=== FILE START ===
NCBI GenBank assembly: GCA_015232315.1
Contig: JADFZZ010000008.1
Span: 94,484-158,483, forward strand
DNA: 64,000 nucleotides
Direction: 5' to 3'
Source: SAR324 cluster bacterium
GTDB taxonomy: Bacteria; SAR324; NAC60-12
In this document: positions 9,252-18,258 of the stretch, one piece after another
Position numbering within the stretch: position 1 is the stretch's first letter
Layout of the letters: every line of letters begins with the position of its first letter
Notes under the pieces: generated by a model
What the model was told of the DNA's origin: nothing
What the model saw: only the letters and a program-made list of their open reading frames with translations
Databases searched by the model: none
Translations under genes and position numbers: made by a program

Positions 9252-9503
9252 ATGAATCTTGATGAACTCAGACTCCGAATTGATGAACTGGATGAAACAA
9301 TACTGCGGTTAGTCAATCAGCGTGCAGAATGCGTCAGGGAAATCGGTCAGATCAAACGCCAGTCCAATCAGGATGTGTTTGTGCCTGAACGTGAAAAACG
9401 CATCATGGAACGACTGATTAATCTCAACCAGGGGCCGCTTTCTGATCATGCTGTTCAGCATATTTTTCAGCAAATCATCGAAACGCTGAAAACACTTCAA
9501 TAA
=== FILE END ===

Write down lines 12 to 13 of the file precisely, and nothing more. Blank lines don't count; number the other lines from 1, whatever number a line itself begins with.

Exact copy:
What the model was told of the DNA's origin: nothing
What the model saw: only the letters and a program-made list of their open reading frames with translations